Skytraq has built on its Navspark initiative and came out with two groundbreaking products S2525F8-RTK
and S2525F8-BD-RTK. The -I shall say- provocative price of 50 and 150 USD respectively sets a new threshold very hard to beat. Skytraq has also done extensive analysis on the performance of GPS only versus GPS+Beidou single frequency RTK, e.g. here and here. In Asia the dual constellation (2x CDMA) single frequency (1540x and 1526x f0) RTK shows incredibly promising results, mainly due to the impressive number of birds in view. I got my hands on a couple of plug&play evaluation kits and already verified the sub-minute convergence time to fix in zero baseline and good visibility conditions.
A few years ago I had designed and produced some carrier boards for GeoS-3M so I could just place an order for a few raw-capable chips (at 25 USD each) and test them out. The software provided by the manufacturer (Demo3 and toRNX) allows to extract Rinex observations from the binary logs. At the time I had also developed some parser code for RTKLIB but I now found out that it has a small issue.. I don't feel like reinstalling C++ Builder just to fix it but anyone please feel free to take that code and push it to v2.4.3.
uBlox released the M8T module with raw data support for two simultaneous constellations.. very interesting chip but I have the feeling that some big change is going to happen there since the Company is focussing much more on comms than nav lately.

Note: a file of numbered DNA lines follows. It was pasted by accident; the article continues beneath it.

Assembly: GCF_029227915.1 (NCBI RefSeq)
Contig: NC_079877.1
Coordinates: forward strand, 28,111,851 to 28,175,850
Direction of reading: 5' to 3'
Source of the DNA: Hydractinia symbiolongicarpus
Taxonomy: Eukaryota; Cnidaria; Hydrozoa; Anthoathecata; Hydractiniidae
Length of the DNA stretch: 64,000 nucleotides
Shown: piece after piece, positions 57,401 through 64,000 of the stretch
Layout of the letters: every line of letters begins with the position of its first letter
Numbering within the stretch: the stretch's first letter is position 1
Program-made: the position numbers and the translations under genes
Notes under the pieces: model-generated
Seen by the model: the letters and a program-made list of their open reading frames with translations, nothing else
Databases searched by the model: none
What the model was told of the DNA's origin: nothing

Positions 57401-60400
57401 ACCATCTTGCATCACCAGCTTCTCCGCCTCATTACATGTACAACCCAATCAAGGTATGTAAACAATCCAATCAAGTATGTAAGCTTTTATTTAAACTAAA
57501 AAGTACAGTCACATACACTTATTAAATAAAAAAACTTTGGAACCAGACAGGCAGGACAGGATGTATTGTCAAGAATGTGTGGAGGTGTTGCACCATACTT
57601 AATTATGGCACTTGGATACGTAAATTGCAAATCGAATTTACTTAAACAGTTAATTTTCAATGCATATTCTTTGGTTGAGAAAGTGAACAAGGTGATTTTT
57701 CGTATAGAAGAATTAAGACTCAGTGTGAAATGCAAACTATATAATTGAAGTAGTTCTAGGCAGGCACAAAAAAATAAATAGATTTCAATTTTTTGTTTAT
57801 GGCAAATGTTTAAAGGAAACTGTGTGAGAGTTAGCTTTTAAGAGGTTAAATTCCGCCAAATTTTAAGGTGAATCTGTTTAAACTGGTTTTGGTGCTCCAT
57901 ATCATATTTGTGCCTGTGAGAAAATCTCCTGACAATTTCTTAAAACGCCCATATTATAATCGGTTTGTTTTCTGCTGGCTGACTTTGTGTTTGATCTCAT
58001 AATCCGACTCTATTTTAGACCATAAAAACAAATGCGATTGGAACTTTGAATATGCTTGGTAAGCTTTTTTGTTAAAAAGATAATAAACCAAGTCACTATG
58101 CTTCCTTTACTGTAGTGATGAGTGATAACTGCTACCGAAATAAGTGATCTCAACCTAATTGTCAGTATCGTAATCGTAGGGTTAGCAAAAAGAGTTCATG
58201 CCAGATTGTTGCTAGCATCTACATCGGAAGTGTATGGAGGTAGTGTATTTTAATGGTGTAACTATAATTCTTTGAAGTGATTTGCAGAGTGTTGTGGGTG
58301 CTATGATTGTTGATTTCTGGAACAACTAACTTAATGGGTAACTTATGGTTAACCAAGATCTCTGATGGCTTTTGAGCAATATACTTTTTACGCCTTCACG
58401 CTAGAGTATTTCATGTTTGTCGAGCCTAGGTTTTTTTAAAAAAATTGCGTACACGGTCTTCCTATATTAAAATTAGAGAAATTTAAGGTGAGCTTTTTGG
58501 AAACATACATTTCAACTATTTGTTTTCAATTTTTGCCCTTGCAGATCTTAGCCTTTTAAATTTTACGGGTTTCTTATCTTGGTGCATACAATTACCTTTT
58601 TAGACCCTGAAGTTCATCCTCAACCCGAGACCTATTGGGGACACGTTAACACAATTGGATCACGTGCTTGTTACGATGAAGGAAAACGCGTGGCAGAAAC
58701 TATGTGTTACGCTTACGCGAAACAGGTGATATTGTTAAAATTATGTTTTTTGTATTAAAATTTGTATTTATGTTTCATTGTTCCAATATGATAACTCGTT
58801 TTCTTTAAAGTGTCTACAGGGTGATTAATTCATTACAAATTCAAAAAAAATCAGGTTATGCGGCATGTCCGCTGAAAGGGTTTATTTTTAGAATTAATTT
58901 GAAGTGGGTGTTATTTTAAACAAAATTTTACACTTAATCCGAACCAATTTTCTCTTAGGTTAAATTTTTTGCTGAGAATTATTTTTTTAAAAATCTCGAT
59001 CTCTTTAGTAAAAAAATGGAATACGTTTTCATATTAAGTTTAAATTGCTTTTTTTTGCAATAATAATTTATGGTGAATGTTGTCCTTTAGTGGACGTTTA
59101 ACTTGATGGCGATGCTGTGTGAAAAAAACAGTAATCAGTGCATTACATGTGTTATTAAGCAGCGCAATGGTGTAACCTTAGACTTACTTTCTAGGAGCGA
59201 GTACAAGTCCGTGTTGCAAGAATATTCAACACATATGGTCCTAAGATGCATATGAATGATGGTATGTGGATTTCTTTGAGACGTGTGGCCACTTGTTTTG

ComNav offers the K500 OEM board also for less than 300 EUR in small quantities.
In view of all the above, one could expect that initiatives like Reach® and Piksi® will surely have to reconsider their approach. In particular, things based on Edison® are facing the competition of ARM-based modules which are perfectly capable of RTK and are accessible at a much lower price (e.g. see Raspberry Pi Zero and C.H.I.P. SwiftNav has recently release an update but unless they go multi-frequency rapidly the competition will give them very hard times.
Finally, low cost dual frequency cards such as Precis-L1L2 have started to appear. Apparently based on a Chinese Unicorecomm OEM board it offers multi-constellation multi-frequency RTK at 800 USD.
SDROver the holydays I assembled the test-bench for the NT1065, the latest multi-constellation front-end from NTLAB. The setup again is very clean and builds on lessons learnt with the NT1036: I will present the first results soon, in the next post.
Since the chip has the native capability of streaming about 60 MBytes/sec (4 channels ~15 MHz IF output at 2-bit per sample) a USB2.0 transceiver is sub-optimal as limited to about 40 Mbytes/sec.
I started investigating the FT601 USB3.0 trasceiver from FTDI and the KSZ9031RNX GigETH transceiver from Micrel, as seen in the beautiful development from Peter Monta. Also, the availability of the FX3 Explorer Kit is tempting as easy mid-step solution. There are many SDR boards, but I would just need a cheap programmable FPGA+GigETH/USBSS and I cannot find it... Parallella seems the best candidate with its Porcupine to use and some software to develop of course (I am surprised nobody published a GPIO-GigEth streamer software with Parallella yet). Ettus and Avnet are much ahead with powerful SDR platforms (e.g. the B210 and the picoZed SDR SOM) but there is what feels a steep lerning curve to use them. Perhaps it is time again to go design something?
In the meantime, I am watching the pcDuino3 Nano Lite and the Odroid XU4 as cheap NAS solutions to efficiently store long snapshots of IF data.